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Avoiding the pitfalls of non-conventional cattle feeding programs

Nutrition with John McKinnon, beef cattle nutritionist

Following up on last month’s column on the challenge of solving a feed shortage with non-conventional feeds, I would like to focus this column on identifying the issues you can face when some of the more common alternative feeds are substituted into the ration. Many of these issues are related to atypical nutrient content and thus the first step in developing an alternative feeding program is to ensure you know what you are feeding. As you will see below, in addition to the traditional feed test that provides moisture, protein, energy, calcium and phosphorus content, you may need to ask for specific tests for nitrates, sulphur, potassium, oxalates or other atypical nutrients that may cause feeding issues. The following are some common examples.

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There are several byproduct/alternative feeds that producers may be forced to try this winter for the first time that are high in sulphur. The first group that comes to mind is the various byproducts arising from the ethanol industry. Dried distillers grains with solubles depending on source will have sulphur levels ranging from 0.75 to one per cent or more. Canola silage is another example of an alternative feed that is high in sulphur (i.e. 0.5 to 1.0 per cent or greater). There are two issues with high sulphur intake. The first is more long term, where high levels of dietary sulphur induce copper deficiency by tying up copper and making it unavailable to the animal. The second issue is high dietary sulphur levels are thought to be a causative factor in the development of polio in cattle. The National Research Council (2000) recommends that total dietary sulphur levels not exceed 0.4 per cent on a dry matter basis. While some nutritionists feel that this dietary guideline may be conservative, it is evident that both distillers grains and canola silage contain elevated levels of sulphur and therefore need to be blended into rations appropriately.

Nitrates can be another issue in many non-traditional feeding programs. Cereal crops such as barley or oat or canola harvested for greenfeed or silage can contain high levels of nitrate, particularly when harvested during dry growing conditions. This can be a significant issue as high nitrate levels can lead to nitrate poisoning and if severe, a significant death loss. Historically, nutritionists used a value of 0.5 per cent (total feed dry matter) to separate safe from potentially dangerous from a nitrate poisoning perspective. Again many nutritionists feel this value is too conservative as cattle seem to adapt to nitrate levels that are higher than this value as long as the exposure is not excessive or too rapid. Personally, I would not be concerned until dietary nitrate levels exceed 1.0 per cent (dry matter basis) and would take steps at this point to blend ingredients low in nitrates into the ration to ensure levels do not get excessive.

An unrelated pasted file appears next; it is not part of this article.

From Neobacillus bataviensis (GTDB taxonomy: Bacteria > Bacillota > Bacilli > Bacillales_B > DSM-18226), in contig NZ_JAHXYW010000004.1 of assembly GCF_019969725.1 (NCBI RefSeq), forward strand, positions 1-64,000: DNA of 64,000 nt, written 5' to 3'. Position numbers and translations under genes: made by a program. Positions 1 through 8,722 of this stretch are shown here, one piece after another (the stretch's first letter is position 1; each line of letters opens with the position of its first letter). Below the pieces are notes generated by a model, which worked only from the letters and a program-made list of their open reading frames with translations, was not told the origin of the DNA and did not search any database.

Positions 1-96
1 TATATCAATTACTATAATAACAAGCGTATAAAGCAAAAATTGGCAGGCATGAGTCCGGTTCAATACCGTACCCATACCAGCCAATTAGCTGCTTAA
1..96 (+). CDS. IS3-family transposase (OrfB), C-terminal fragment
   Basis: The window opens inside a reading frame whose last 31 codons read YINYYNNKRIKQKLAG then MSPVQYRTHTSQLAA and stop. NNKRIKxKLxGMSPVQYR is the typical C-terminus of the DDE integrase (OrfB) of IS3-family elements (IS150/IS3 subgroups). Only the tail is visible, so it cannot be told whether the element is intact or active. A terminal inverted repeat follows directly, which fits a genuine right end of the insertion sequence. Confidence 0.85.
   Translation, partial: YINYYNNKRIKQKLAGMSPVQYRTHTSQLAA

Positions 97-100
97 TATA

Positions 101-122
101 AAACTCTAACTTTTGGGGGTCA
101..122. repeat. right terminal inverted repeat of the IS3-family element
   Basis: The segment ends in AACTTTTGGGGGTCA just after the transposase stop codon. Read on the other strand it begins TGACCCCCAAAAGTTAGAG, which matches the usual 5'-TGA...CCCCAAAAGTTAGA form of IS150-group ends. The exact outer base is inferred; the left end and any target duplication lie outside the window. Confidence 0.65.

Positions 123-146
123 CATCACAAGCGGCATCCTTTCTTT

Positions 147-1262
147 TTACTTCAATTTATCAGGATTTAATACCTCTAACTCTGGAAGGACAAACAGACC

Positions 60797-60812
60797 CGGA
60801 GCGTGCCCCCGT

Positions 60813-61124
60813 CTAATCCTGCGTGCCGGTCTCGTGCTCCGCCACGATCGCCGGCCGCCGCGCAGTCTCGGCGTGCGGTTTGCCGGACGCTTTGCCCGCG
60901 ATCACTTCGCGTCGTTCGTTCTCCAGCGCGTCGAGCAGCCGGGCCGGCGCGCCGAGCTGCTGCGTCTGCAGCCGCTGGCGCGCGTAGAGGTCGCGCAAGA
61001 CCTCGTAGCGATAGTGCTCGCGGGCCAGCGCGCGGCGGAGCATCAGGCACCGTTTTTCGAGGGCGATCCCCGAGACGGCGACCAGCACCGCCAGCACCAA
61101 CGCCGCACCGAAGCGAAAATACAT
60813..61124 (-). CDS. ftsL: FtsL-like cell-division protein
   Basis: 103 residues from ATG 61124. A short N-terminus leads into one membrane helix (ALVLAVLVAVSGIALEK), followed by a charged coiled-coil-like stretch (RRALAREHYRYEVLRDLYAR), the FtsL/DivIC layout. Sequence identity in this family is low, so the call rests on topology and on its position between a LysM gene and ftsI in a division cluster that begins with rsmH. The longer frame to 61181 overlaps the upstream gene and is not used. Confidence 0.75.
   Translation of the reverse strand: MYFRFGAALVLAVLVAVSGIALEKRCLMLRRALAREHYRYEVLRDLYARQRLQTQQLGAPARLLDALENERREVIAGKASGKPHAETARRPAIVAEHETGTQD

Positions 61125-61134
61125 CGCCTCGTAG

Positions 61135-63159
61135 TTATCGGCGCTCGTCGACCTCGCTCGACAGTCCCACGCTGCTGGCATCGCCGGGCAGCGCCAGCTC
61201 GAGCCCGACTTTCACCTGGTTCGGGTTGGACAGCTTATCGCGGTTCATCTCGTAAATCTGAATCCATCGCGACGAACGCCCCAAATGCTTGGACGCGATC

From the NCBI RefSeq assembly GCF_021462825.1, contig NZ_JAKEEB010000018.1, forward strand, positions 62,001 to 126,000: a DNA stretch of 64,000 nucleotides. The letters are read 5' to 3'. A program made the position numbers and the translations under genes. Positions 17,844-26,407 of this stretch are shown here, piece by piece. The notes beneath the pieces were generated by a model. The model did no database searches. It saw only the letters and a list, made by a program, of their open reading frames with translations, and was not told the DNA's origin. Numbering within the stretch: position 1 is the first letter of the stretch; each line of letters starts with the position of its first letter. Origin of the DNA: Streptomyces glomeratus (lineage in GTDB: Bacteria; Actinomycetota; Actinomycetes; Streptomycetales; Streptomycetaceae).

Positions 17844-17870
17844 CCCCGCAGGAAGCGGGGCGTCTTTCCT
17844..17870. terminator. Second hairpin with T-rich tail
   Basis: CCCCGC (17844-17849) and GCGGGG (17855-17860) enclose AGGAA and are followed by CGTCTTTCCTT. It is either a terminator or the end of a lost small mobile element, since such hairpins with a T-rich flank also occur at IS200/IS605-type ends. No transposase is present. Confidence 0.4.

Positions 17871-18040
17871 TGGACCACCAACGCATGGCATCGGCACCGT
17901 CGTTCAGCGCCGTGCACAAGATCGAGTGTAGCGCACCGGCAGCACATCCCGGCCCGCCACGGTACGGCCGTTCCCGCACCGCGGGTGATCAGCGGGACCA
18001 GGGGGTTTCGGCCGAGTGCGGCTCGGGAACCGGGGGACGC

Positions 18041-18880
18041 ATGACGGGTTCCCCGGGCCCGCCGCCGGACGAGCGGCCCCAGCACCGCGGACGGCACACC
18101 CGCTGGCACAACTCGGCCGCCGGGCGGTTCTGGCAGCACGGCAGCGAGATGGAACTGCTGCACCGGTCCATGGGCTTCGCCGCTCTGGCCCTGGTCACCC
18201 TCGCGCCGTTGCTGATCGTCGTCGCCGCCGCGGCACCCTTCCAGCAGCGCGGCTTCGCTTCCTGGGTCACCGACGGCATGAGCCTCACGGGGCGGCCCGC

On the subject of greenfeed, another potential issue to watch for is high dietary potassium levels, particularly as you get closer to calving. Cereals, particularly when drought stressed can accumulate potassium. The situation is compounded when manure is used as a fertilizer. The issue is that high dietary potassium levels can interfere with magnesium utilization which in turn can lead to down cows with nervous symptoms similar to that seen in cows suffering from milk fever. Again, a forage analysis can indicate the potential for an issue and the need for blending into the ration.

Some of you may have had the forethought to bale fields that were infested with kochia. When baled before the plant is mature, kochia can be a good forage source. Mature kochia, however, contains relatively high levels of oxalates, which interfere with calcium metabolism in the animal leading to issues with hypocalcemia and possibly kidney function. As such, it is a good idea to restrict the amount fed to 30 to 40 per cent of the ration, depending on maturity.

One of the more common alternate feeding programs we will see this winter is the utilization of straw as a forage source. Straw can be safely fed in wintering diets at levels up to 1.25 to 1.5 per cent of body weight (dry matter basis). For a 1,300-pound cow, this means 16 to 19 pounds of straw on a dry matter basis or 19 to 22 pounds as fed. To meet energy and protein requirements, you would need to supplement with a source of energy (i.e. barley grain) and protein (i.e. canola meal) or equivalent (i.e. fortified grain screening pellets). It’s not unusual in the second trimester to feed eight to 10 pounds of barley grain when straw makes up the forage component of the ration. This will increase to 12 to 14 pounds during the third trimester. When feeding more than eight to 10 pounds of grain, it is a good idea to feed it in two separate feedings to minimize potential issues with digestive disorders.

As you can see there are many issues that need to be considered when developing alternative feeding programs. The advice of a good nutritionist can be invaluable in helping you sidestep many of these potential pitfalls.

About the author

Contributor

John McKinnon is a Professor Emeritus at the University of Saskatchewan and a consulting nutritionist who can be reached at [email protected].

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